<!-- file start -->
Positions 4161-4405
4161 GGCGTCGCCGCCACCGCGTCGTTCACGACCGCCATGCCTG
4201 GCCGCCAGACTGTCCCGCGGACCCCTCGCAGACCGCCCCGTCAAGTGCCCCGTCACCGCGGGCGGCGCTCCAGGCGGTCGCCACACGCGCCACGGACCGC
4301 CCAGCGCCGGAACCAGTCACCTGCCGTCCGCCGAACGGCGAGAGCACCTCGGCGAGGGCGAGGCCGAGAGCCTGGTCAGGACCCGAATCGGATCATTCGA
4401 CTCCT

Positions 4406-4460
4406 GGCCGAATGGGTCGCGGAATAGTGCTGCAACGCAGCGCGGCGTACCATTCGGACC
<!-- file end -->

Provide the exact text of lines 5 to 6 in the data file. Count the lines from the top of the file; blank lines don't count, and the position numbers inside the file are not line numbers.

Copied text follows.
4401 CTCCT

Positions 4406-4460